Local authorities have granted more permissions for homes than are being built, so the speed of planning is not the issue.

Centralised solutions to planning inevitably fall short when measured against local need. The White Paper recognises the necessity of greater variety in housing, but will its preferred solution – to create a design code – enable flexibility in a development if approval is a done deal? The need for more affordable housing has been repeated many times, but the interpretation of affordable can vary significantly, making homeowning an impossibility for many, and disproportionately so for young people. The economic impacts of COVID-19 are likely only to make this situation worse, so empower us to create more social rented housing, shared equity, supported housing and self-build. Taking a one-size fits all, zonal model risks a London-centric approach that will not work for local authorities seeking to deliver against specific local need over time.

No-one is arguing against changing the planning system, but government is using the wrong levers. What is needed if we are to truly transform planning and retain local democracy, is a responsive national policy framework strategy with a strategic level of plan-making and local plans that sit underneath. A planning framework that brings together housing diversity and sustainability with access to green spaces, biodiversity and health and well-being, and which can integrate flood risk, carbon sequestration and the national tree strategy, for example, would be truly visionary. Can we simply rely on deregulation and reducing democratic accountability to deliver what our places need now and in the future?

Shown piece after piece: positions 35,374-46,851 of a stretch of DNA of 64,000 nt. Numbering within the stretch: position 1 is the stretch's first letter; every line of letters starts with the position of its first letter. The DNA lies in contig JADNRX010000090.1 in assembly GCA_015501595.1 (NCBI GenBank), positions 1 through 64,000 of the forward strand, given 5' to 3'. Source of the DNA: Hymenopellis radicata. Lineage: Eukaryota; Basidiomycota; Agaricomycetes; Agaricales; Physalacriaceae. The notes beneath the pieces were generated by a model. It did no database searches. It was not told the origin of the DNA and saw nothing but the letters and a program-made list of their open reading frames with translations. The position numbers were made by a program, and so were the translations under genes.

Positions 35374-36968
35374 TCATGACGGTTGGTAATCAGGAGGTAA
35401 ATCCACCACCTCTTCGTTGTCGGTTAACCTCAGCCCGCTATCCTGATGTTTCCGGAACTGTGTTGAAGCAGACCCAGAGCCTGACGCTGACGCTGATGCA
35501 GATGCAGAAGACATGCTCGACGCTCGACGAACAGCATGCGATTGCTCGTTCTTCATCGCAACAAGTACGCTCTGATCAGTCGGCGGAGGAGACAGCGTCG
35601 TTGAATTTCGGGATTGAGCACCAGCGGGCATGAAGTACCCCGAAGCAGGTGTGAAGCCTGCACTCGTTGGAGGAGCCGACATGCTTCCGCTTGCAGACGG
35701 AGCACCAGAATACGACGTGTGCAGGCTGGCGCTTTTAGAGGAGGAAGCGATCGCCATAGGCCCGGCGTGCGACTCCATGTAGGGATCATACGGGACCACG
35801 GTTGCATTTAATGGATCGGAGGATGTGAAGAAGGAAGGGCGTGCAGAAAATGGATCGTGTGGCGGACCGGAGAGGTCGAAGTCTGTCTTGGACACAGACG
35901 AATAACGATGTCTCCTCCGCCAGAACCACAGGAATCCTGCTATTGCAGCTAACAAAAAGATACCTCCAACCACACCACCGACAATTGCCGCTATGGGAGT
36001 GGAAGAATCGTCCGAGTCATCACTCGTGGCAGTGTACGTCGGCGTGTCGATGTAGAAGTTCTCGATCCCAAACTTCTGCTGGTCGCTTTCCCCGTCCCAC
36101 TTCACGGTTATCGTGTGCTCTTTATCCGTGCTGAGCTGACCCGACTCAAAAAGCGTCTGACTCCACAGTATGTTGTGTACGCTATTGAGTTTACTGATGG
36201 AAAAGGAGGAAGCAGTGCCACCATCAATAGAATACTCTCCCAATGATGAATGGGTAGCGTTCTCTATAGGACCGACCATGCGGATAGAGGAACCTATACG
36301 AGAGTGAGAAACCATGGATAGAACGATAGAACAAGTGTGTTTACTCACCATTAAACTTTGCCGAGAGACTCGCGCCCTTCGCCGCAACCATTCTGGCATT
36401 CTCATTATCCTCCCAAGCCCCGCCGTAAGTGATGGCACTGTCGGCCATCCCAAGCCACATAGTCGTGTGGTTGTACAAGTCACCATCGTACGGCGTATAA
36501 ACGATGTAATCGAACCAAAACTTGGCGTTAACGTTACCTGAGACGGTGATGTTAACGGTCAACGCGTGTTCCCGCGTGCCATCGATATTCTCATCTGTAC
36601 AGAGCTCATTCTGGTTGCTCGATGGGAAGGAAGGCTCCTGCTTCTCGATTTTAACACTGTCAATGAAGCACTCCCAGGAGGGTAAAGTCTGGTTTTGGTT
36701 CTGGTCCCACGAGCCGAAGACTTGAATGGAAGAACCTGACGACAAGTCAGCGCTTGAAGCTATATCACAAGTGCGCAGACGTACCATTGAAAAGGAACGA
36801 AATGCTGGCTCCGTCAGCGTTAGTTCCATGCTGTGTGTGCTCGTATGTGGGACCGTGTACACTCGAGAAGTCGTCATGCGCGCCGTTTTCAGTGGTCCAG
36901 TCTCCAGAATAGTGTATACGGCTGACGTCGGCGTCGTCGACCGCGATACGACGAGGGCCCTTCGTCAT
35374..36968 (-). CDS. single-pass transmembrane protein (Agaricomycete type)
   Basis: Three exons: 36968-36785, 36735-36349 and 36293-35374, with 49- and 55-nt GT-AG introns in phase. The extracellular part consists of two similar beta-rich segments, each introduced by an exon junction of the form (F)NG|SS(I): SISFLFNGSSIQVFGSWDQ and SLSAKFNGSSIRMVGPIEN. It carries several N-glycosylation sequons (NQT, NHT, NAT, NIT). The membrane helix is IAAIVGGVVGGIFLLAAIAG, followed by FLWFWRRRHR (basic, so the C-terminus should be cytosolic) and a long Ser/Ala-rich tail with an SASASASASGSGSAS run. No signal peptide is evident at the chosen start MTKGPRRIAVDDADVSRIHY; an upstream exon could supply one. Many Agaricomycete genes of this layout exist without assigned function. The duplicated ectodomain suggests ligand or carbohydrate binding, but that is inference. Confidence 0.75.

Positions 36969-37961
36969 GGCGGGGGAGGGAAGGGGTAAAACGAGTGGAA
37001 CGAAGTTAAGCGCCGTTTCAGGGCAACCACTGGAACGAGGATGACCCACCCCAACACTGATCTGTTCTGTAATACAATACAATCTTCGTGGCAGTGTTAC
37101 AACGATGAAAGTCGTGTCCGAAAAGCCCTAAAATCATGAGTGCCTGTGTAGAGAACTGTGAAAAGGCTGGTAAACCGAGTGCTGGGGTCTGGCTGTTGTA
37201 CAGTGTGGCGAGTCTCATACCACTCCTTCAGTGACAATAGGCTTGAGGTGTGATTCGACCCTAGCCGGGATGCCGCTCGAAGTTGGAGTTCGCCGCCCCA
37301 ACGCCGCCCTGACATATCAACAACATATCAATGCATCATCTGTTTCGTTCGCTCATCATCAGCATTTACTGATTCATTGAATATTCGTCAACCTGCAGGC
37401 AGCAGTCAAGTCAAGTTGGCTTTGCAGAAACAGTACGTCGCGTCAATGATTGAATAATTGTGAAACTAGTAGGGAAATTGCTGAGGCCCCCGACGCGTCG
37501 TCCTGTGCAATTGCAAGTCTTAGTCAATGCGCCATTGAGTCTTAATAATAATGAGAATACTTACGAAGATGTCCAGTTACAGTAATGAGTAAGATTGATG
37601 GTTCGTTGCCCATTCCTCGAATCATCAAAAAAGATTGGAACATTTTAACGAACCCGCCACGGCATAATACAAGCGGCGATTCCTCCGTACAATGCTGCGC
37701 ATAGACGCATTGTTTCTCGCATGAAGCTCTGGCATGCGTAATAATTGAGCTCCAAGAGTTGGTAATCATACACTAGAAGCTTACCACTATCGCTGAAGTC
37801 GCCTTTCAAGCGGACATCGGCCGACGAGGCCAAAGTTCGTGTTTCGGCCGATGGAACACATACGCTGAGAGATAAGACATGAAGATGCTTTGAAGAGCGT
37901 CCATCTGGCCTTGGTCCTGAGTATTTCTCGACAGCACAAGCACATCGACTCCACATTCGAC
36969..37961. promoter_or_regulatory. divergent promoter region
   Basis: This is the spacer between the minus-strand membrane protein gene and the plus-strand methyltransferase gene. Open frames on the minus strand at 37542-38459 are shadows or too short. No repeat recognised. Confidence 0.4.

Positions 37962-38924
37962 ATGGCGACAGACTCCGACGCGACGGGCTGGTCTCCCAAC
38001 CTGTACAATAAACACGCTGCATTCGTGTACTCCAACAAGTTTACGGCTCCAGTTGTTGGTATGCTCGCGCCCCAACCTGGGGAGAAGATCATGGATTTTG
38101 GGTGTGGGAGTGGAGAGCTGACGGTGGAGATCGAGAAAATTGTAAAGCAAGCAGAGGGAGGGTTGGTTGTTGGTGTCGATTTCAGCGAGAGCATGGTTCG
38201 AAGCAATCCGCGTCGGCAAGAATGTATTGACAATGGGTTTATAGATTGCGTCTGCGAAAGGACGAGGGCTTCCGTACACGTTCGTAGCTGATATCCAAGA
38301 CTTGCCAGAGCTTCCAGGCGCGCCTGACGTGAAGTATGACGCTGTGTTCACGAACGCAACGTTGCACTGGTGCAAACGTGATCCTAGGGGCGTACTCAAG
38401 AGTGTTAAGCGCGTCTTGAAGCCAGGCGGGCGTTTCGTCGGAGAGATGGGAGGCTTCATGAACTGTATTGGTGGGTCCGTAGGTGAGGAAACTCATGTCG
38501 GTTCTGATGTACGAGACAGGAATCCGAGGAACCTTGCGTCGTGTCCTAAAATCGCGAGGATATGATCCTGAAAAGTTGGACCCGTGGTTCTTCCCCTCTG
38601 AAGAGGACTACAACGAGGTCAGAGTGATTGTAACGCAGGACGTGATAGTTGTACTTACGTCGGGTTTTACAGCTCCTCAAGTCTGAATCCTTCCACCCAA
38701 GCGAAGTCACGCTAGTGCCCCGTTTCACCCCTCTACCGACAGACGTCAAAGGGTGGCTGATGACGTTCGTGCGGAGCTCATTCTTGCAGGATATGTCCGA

On climate change and in understanding their places, communities can be way ahead of government. Widespread support for mitigating climate change and the declaration of climate emergencies have come from public pressure. Planning is not some far off concern, it has a direct impact on quality of life. Losing local leadership and democratic oversight will not sit well with local communities if they watch local needs, concerns and accountability trashed. Planning is a vital part of place making and must remain front and centre, weakening it will weaken the power and purpose of local democracy.